Based on the experimental analysis, precipitation of DNA and large RNAs (Table 4), high miRNA expression (Figs. 2 and 3) and high PCR efficiency (Table 3, Fig. 4), KCH3COOH was chosen for the miRNA isolation procedure. The efficiency of enriched small RNA precipitation was compared with 0.4 or 2.5 M LiCl and ethanol. Applying LiCl in final precipitation of small RNAs was more advantageous than other RNA precipitation methods because LiCl does not precipitate DNA and protein; also eliminates inhibitors of translation or cDNA synthesis from extracted RNAs.25,26 Final precipitation of small RNAs with 2.5 M LiCl and ethanol (rather than 0.4 M LiCl) in all methods resulted in high RNA yield and quantity (Fig. 2A).

By using KCH3COOH and final precipitation of small RNAs with 2.5 M LiCl and ethanol, all the samples showed lower Ct values that were suitable for meaningful expression analysis. As shown in Figs. 2, 3, and 4, miR-21 and U6 were successfully amplified using RNAs isolated from clinical samples using the developed method. A single peak in the melting curve also confirmed the purity and specificity of the amplified PCR fragments (Fig. 4). In the developed method, the curves had correlation-coefficient (R2) values of 0.98± 1, detection PCR efficiency of 98-105%, slope of -3.05 to -3.50 with a single peak, indicating acceptable detection quality (Table 3, Fig. 4).

Reliable results were also obtained from body fluids and FFPE biopsies (Supplementary Figs. S1 and S2). Further, the protocol was validated in urine of renal allograft recipients (Fig. 5). The results indicated that the present protocol isolates respectable small RNAs suitable even for the expression analysis of circulating miRNAs besides cells and tissues specific miRNAs.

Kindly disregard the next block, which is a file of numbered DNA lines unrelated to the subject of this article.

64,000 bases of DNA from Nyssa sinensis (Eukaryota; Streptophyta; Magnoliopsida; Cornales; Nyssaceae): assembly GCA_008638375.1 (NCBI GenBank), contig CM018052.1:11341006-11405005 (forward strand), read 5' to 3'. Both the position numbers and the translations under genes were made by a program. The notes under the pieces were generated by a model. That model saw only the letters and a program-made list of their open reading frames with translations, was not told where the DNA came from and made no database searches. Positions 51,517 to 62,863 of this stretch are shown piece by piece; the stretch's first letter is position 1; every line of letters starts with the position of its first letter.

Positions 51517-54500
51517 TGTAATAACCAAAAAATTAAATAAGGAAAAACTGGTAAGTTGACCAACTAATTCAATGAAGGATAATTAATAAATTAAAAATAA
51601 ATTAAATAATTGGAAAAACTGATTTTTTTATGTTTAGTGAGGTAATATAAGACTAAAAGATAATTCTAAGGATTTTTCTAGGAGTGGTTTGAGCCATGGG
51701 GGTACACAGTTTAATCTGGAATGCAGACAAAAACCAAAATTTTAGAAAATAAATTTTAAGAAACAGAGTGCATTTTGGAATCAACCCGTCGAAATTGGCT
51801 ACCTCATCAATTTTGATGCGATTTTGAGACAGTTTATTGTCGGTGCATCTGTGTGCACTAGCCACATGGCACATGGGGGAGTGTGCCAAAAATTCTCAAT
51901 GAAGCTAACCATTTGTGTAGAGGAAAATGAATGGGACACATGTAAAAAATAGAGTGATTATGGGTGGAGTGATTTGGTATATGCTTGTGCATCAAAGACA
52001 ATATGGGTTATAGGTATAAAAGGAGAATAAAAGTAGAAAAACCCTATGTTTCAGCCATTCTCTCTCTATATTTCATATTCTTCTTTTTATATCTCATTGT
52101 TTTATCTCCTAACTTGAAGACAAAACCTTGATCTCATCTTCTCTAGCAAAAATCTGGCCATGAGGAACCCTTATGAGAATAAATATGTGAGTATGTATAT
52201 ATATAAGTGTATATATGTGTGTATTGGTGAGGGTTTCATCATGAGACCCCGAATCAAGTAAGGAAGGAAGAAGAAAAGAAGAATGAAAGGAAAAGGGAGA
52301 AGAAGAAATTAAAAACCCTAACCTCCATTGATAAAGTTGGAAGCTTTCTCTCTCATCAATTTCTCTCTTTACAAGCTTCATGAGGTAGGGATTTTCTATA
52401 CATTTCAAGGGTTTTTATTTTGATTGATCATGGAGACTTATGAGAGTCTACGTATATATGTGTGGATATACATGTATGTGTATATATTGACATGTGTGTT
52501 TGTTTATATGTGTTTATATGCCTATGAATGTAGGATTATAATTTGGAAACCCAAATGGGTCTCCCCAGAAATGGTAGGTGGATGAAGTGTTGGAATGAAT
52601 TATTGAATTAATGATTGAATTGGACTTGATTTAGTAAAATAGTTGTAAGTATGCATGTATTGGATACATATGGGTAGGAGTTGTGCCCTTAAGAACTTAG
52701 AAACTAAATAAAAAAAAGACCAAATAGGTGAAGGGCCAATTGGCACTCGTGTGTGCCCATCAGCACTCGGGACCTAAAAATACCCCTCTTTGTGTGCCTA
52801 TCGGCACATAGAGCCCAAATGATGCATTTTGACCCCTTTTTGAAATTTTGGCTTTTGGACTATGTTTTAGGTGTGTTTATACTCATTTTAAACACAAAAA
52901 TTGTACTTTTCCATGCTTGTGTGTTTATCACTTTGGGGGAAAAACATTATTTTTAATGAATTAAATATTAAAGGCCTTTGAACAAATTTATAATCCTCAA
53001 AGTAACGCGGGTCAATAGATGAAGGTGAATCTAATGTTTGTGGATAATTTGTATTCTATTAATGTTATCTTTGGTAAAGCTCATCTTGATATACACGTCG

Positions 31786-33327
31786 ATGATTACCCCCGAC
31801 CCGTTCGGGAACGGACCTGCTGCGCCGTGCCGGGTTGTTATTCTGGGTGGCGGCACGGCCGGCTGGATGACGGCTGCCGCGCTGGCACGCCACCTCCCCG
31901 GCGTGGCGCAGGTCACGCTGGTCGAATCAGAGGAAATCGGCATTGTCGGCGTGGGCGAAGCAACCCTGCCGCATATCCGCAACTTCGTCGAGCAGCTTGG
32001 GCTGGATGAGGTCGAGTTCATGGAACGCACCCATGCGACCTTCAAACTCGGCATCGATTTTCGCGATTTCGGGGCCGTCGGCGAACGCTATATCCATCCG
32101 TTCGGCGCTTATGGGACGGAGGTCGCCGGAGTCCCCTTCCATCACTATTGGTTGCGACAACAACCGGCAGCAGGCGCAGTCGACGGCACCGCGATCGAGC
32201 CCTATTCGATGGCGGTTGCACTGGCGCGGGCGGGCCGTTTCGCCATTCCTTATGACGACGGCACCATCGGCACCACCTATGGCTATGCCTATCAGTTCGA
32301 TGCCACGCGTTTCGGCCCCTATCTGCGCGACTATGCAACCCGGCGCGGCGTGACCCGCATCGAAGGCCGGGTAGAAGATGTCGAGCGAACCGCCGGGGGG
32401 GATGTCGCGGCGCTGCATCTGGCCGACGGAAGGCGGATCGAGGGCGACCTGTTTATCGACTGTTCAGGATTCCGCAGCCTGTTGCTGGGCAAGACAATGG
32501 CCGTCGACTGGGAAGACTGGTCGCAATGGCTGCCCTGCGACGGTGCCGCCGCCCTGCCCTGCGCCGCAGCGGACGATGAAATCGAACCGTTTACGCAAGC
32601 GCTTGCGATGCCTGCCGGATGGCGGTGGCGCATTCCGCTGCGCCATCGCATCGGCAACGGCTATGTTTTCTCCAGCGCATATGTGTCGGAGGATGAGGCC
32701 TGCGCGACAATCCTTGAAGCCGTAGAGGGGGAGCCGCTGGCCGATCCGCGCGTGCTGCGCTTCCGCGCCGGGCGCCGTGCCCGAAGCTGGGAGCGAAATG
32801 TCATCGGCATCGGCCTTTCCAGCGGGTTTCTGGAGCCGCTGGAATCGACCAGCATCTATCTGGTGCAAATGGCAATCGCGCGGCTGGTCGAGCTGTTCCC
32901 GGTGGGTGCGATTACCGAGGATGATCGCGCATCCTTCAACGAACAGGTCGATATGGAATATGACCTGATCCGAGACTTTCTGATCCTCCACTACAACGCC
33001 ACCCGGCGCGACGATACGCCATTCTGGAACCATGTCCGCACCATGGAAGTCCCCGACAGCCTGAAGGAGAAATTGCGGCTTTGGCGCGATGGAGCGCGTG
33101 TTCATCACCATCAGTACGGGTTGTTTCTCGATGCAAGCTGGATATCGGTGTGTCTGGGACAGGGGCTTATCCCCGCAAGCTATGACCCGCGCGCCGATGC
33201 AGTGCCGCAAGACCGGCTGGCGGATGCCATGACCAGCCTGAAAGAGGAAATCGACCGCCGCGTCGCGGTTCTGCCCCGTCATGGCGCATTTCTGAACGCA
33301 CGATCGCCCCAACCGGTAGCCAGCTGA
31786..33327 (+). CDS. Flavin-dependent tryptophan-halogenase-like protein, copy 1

The results introduced a universal and rapid method for the isolation of high quality small RNA which can facilitate studies on gene expression in medical research. The remarkable feature of this protocol was the success in the isolation of RNA from various clinical samples especially human cells, FFPE tissues and body fluids; however, for isolation of miRNAs from each biological specimen, different isolation kits are required. We suggest that this isolation method, as a robust isolation approach, can be applied for biotechnological investigations where the quality of the miRNAs appears to be a crucial requirement.

Ethical approval

The study was approved by the Ethical Committee of Clinical Research, Tabriz University of Medical Sciences, Tabriz-Iran (Ethical codes: TBZMED.REC.1394.931 and TBZMED.REC.1394.932).

Competing interests

The authors declare no competing interests.


The authors like to acknowledge Drug Applied Research Center, Tabriz University of Medical Sciences for financial support (Part of a PhD thesis No.: 92/4-5/6). The authors also gratefully acknowledge Research Center for Pharmaceutical Nanotechnology, Tabriz University of Medical Sciences for technical support. The authors wish to express their gratitude to Dr Rabiee for his kind assistance in preparing FFPE blocks.

Supplementary materials

Supplementary file consists of Tables S1-S3 and Figures S1-S3.

Research Highlights

What is current knowledge?

√ During the past decade, the discovery of microRNAs (miRNAs) has revolutionized different aspects of biomedicine.
√ The study of miRNAs in clinical specimens is still in its infancy era, and the technical aspects of miRNA extraction are likewise in an early stage.

What is new here?

√ The Current method is an efficient and cost-effective small RNA extraction protocol from various clinical samples.
√ There is no need for different commercial kits.
√ This methods can be applied in molecular biology investigations.


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Submitted: 26 Jan 2016
First published online: 16 Jul 2016